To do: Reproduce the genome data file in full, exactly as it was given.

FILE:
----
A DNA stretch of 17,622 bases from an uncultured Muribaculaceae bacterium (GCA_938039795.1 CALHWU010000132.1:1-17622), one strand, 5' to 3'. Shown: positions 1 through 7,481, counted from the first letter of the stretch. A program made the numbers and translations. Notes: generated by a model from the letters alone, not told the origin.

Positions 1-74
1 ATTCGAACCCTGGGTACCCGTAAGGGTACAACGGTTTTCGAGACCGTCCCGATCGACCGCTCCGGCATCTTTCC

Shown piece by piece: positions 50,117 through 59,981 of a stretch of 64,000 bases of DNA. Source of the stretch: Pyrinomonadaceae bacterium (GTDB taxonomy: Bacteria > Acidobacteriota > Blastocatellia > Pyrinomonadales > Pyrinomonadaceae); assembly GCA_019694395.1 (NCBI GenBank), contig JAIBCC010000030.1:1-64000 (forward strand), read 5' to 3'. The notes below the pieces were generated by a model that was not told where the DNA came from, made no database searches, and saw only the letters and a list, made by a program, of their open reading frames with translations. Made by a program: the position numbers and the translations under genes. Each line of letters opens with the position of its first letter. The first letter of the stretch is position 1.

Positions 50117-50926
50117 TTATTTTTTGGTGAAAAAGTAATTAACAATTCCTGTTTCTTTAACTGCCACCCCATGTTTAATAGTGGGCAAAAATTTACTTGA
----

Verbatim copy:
A DNA stretch of 17,622 bases from an uncultured Muribaculaceae bacterium (GCA_938039795.1 CALHWU010000132.1:1-17622), one strand, 5' to 3'. Shown: positions 1 through 7,481, counted from the first letter of the stretch. A program made the numbers and translations. Notes: generated by a model from the letters alone, not told the origin.

Positions 1-74
1 ATTCGAACCCTGGGTACCCGTAAGGGTACAACGGTTTTCGAGACCGTCCCGATCGACCGCTCCGGCATCTTTCC

Shown piece by piece: positions 50,117 through 59,981 of a stretch of 64,000 bases of DNA. Source of the stretch: Pyrinomonadaceae bacterium (GTDB taxonomy: Bacteria > Acidobacteriota > Blastocatellia > Pyrinomonadales > Pyrinomonadaceae); assembly GCA_019694395.1 (NCBI GenBank), contig JAIBCC010000030.1:1-64000 (forward strand), read 5' to 3'. The notes below the pieces were generated by a model that was not told where the DNA came from, made no database searches, and saw only the letters and a list, made by a program, of their open reading frames with translations. Made by a program: the position numbers and the translations under genes. Each line of letters opens with the position of its first letter. The first letter of the stretch is position 1.

Positions 50117-50926
50117 TTATTTTTTGGTGAAAAAGTAATTAACAATTCCTGTTTCTTTAACTGCCACCCCATGTTTAATAGTGGGCAAAAATTTACTTGA